My writing mojo has been M.I.A. for a little while now.
I’ve always loved to write, to create myriad fantastical worlds and flawed characters and preposterous plots. And yet I’ve never been able to finish a book. Perhaps I don’t want to put that final full stop on a story that I’ve loved to live within for so long.
It hasn’t gotten easier. I’ve been writing one book for ten years now. Ten years! Ridiculous. But I haven’t been able to let go of that story which has captured my imagination since I was thirteen years old. So many things have happened in my life since then – GCSEs, A-Levels, an undergrad degree and now I’m over the halfway point of my PhD – and yet that book refuses to end.
So I aimed my imagination in a different direction – to short stories, flash fiction, and the world of writing prompts. To restrain myself to a limited word count, and produce a tangible thing by the end, and finally put a full stop to the fiction.
I started sending off entries to writing competitions.
One story I was particularly pleased with was called the Wrong Face. It was a submission to the launch of a mysterious new literary magazine called 404 Ink, and the theme was error. This prompt really got the creative juices flowing, not to mention a hint of the macabre, I even cast the thing in my head [Starring Jason Statham and Elizabeth Debicki, directed by Adam Wingard].
It didn’t get anywhere in the competition, but I was sent the loveliest email from 404 Ink with gave great feedback and a lot of hope for the future. I will always be very grateful for their kindness, and look forward to following the launch of their magazine in the not-too-distant future.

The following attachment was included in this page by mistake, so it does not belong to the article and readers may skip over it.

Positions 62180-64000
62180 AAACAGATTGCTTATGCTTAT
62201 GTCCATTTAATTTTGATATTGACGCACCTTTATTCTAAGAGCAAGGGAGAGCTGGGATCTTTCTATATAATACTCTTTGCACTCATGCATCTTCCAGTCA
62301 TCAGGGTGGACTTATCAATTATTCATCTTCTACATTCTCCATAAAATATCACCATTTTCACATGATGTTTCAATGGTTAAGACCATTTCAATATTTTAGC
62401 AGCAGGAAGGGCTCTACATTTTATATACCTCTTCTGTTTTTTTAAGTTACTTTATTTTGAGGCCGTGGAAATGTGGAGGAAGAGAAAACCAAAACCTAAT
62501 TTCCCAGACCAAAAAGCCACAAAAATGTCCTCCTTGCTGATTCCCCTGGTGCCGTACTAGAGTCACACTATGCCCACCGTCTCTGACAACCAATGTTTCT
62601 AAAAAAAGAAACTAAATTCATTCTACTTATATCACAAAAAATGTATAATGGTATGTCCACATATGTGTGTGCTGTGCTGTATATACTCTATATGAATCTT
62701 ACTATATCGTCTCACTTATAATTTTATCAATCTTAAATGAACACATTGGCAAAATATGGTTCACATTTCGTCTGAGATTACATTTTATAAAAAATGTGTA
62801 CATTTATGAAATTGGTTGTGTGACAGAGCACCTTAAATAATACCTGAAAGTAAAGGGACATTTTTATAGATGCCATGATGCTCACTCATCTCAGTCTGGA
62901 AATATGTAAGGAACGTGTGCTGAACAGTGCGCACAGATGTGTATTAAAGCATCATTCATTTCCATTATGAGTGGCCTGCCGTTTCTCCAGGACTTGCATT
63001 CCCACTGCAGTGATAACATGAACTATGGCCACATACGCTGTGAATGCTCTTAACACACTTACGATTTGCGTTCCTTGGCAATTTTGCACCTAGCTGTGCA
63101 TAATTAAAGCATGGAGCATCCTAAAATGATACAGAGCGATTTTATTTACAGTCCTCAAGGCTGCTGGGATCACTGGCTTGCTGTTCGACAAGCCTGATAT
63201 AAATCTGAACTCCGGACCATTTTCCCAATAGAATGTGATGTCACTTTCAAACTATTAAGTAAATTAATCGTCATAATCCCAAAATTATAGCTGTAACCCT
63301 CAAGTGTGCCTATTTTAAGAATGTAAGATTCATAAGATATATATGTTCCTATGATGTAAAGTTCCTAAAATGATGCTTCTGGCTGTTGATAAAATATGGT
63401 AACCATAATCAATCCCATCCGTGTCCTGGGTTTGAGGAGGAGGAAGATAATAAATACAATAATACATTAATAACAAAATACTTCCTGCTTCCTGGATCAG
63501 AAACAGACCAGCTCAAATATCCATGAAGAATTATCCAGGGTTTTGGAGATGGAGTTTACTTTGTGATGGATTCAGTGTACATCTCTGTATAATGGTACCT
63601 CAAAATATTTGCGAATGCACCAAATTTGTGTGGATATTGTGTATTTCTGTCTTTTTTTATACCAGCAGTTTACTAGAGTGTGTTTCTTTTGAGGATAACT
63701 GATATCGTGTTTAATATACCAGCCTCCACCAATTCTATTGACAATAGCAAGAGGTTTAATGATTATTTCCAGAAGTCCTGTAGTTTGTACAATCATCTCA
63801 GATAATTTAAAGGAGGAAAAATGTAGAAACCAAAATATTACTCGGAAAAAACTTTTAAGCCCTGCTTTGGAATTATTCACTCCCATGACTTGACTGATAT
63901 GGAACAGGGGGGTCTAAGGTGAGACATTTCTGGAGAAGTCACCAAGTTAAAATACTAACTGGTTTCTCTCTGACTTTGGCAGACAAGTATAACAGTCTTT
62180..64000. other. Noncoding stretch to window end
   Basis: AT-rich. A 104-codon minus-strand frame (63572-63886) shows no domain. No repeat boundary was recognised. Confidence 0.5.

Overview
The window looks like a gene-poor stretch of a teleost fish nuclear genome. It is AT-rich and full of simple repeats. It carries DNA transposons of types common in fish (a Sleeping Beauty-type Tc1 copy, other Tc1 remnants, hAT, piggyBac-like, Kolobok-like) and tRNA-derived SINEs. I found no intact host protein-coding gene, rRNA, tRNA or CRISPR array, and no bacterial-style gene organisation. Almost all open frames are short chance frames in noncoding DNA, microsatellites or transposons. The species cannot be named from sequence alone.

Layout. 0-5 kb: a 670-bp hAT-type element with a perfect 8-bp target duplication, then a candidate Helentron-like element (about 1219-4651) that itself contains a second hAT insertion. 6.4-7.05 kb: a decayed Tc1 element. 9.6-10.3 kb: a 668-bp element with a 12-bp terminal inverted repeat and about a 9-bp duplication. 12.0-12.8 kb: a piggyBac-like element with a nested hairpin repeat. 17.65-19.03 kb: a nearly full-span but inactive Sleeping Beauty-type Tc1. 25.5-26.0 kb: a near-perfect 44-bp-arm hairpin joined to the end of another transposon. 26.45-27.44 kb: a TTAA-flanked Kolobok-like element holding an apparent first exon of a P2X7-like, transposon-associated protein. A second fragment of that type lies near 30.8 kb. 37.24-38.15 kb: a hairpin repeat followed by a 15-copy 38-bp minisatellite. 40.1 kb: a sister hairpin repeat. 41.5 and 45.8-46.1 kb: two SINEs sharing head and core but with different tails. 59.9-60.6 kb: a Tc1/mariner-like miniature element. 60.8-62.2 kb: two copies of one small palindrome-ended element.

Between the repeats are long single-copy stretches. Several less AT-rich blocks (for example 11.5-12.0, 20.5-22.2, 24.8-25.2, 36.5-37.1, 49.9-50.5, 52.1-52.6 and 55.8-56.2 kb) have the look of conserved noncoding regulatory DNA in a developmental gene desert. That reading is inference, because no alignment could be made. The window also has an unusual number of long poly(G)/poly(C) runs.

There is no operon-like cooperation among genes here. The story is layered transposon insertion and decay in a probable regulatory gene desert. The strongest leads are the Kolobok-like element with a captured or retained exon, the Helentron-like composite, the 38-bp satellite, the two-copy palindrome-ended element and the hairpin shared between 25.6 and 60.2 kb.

Even though I hadn’t been successful this time, it gave me the opportunity and the motivation to imagine again; to be inspired again.
[Update: as of 31st October 2016, this story has been selected by The Folks Publishing for their October issue; many thanks to them for publishing this story on their website, which you can access here].
And here is the finished piece in its entirety:
THE WRONG FACE
The man checked his watch for the eighteenth time and tentatively adjusted the face he was wearing.
Skin on skin, not as erotic as it sounds. Take it literally, or don’t. But the man was wearing another’s face. There’s no other way to break it to you.
You should’ve seen how they told him. He’d seen Face/ Off, Mission Impossible, even Freaky Friday. Fiction, not fact. Now made flesh. Apparently. His. Or at least the one he’d been assigned to wear. Some people had too much money; not content with making fortunes, they now made faces.
Funny word, isn’t it, when you say it enough times?
Even funnier when you look in the mirror and see one that isn’t your own looking back at you. Not funny ha ha, though.
It was a synthetic skin, of course. One that moulded to his own bone structure while reshaping some features to resemble someone else. He didn’t know who his likeness was, and he wasn’t paid to know. Wearing another’s looks was weird enough – delving any deeper was masochistic.
Not quite as bad as waiting for the woman to arrive, mind. It would be a simple op, much the same as the thousands he’d gone through. Get in, make the deal, get out. The client is always right, no matter what they ask of you.
But she wasn’t here yet, and he was getting antsy. He made an emergency call and got through to the boys in the Office. She’s late, he said. I haven’t got all day.
His face was itching. Not his own face, the other face.
Sorry, we got the times mixed up, they said through the phone. Administrative error, nothing to worry about. They’d only been off by a few minutes.
His hands clenched into fists. They were lucky they were just voices in a phone. An administrative error. He’d killed for less.
He didn’t tell them that. He just hung up and crushed the phone under his foot. See how they cope with that.